“My unofficial mission has always been to get into ‘good trouble,’ as the late Rep. John Lewis said,” says Suzanne Lerner, activist, co-founder and president of Michael Stars. “Joking aside, my personal mission has always been to inspire people to fight for gender and racial equality.” Since the Michael Stars Foundation launched in 2005, Lerner has done just that, raising millions to support grassroots organizations. Most recently, they’ve donated several $10,000 grants during the pandemic to various organizations in need, collaborated with Gloria Steinem on voter registration and the ERA Coalition to support the Equal Rights Amendment, and more. “A loving society is an equal society,” says Lerner, when asked about her motto this year. “I think that one’s going to last beyond 2020!”



“There are no borders when people are in need,” says Edward Mady, regional director and general manager of The Beverly Hills Hotel. The hotel’s parent company, Dorchester Collection, has stuck to that motto throughout the pandemic, guaranteeing jobs to all employees at The Beverly Hills Hotel and Hotel Bel-Air, and donating thousands of meals and significant funds to various organizations throughout the city. “Take care of the person on your left, take care of the person on your right, and everything else will take care of itself,” he says. “There is one race called the human race.”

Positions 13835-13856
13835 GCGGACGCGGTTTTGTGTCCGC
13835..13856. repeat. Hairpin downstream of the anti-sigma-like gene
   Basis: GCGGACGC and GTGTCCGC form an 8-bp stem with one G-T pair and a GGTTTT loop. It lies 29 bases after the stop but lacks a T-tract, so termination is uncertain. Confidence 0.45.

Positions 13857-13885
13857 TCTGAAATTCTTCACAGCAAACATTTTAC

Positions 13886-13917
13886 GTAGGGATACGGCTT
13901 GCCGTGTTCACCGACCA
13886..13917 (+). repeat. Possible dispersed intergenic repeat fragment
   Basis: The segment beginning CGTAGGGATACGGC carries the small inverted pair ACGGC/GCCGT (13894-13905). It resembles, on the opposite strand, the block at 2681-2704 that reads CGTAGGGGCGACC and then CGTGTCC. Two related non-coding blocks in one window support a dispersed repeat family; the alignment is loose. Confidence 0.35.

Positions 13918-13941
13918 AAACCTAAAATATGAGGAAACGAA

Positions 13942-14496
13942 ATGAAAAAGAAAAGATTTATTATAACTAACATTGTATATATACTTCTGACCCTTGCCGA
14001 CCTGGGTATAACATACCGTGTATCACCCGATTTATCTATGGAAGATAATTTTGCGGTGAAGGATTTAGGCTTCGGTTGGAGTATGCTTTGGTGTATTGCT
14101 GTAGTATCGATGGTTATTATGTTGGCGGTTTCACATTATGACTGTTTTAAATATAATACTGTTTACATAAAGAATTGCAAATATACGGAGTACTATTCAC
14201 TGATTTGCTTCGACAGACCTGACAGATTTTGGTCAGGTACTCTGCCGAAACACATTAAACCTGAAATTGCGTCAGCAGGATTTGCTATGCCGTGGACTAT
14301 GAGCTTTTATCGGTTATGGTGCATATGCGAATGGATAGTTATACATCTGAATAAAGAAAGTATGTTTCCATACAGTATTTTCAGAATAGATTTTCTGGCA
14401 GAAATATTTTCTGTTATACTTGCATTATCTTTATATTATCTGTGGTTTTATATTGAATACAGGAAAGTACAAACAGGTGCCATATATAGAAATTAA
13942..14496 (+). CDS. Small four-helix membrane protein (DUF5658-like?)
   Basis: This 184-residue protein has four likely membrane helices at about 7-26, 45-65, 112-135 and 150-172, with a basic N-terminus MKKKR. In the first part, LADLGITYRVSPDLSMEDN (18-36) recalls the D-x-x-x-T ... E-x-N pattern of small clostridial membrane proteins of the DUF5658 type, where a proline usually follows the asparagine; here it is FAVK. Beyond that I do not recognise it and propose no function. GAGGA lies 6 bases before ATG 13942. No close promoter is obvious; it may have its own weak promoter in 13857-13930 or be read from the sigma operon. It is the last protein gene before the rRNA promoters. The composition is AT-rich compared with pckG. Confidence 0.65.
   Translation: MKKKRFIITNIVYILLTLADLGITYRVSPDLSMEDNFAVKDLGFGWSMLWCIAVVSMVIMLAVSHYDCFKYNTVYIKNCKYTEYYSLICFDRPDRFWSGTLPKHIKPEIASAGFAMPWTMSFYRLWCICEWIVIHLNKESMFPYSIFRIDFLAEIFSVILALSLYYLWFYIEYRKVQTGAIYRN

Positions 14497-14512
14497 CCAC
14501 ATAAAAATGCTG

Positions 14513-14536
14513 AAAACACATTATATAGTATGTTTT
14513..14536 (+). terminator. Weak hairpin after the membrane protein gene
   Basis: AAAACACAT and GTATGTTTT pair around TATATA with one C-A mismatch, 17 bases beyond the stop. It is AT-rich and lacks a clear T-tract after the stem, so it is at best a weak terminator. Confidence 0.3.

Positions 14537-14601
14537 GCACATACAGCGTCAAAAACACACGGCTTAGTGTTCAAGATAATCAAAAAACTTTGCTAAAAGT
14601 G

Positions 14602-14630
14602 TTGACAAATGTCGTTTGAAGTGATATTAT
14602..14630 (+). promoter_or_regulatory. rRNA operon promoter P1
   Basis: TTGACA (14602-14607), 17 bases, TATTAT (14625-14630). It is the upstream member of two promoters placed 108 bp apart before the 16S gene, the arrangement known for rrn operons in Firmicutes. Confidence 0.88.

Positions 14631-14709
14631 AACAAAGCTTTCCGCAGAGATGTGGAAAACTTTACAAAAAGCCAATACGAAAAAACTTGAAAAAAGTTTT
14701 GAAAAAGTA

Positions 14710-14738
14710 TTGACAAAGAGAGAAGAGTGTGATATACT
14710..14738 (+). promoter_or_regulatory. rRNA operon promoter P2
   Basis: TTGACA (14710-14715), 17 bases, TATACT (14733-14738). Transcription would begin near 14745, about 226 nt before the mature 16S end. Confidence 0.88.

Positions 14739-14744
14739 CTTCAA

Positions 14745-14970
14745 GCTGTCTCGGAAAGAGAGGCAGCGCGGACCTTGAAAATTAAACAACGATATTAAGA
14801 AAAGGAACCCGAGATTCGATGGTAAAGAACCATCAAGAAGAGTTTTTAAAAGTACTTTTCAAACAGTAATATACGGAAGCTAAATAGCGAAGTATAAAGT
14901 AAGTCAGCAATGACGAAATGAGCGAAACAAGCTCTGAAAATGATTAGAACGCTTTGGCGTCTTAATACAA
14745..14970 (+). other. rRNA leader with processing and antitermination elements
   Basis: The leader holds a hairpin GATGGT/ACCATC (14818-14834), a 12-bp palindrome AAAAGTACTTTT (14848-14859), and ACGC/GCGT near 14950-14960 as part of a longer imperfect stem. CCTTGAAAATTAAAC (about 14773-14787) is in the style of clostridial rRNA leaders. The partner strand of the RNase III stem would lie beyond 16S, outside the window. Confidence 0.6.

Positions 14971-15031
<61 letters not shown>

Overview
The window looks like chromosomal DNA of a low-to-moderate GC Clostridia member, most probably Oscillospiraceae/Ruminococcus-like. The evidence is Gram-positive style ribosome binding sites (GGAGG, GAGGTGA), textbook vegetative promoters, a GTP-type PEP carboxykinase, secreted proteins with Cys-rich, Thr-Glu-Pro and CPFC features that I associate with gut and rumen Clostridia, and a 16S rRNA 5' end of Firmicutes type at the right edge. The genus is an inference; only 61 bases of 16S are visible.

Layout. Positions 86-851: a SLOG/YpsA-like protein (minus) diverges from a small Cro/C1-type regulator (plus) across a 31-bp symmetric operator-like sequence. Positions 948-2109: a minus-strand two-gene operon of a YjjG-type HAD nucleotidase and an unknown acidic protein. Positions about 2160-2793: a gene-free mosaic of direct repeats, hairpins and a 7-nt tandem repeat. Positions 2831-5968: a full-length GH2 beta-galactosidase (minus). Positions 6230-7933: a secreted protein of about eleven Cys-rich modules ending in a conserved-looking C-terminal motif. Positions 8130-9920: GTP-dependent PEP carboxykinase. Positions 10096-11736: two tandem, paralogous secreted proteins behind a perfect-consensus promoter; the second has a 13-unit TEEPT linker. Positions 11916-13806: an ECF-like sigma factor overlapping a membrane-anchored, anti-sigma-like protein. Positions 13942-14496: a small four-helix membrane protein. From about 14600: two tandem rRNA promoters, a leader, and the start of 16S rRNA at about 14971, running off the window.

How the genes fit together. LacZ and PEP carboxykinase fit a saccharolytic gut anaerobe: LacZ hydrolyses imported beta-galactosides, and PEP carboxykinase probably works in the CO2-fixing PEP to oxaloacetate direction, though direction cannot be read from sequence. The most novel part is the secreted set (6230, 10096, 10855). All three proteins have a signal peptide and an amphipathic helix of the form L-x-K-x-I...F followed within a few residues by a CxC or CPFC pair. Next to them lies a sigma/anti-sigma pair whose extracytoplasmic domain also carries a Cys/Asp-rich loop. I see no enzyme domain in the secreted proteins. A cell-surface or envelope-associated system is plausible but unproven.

When the pandemic first struck, the Röckenwagners took action. From partnering with FreeForm—a Mar Vista-based nonprofit that helps survivors of domestic violence gain financial independence—to sell their products through Röckenwagner Market to working with fellow chefs and restaurateurs to sell their goods, the husband-and-wife team behind Dear John’s and The Röckenwagner Bakery Group ( are helping keep small businesses alive. “Since the quarantine started, we transformed our cafe into a market, set up our own in-house delivery system [to keep staff employed], launched an e-commerce platform, partnered with organic farmers to distribute their goods, launched a TV dinner business and built an outdoor dining room in the Dear John’s parking lot, and we’re not done yet,” says Patti, who points to the word “pivot” as her 2020 motto. Her advice to those wanting to follow in her footsteps? “Develop nerves of steel and a deep reserve of optimism.”


As CEO and founder of The Shade Room —which just surpassed 20 million followers on Instagram—Angelica Nwandu’s mission is to be an authentic news source for Black culture. And by donating significantly, her brand is changing the media landscape while also giving back.

How are you helping your community?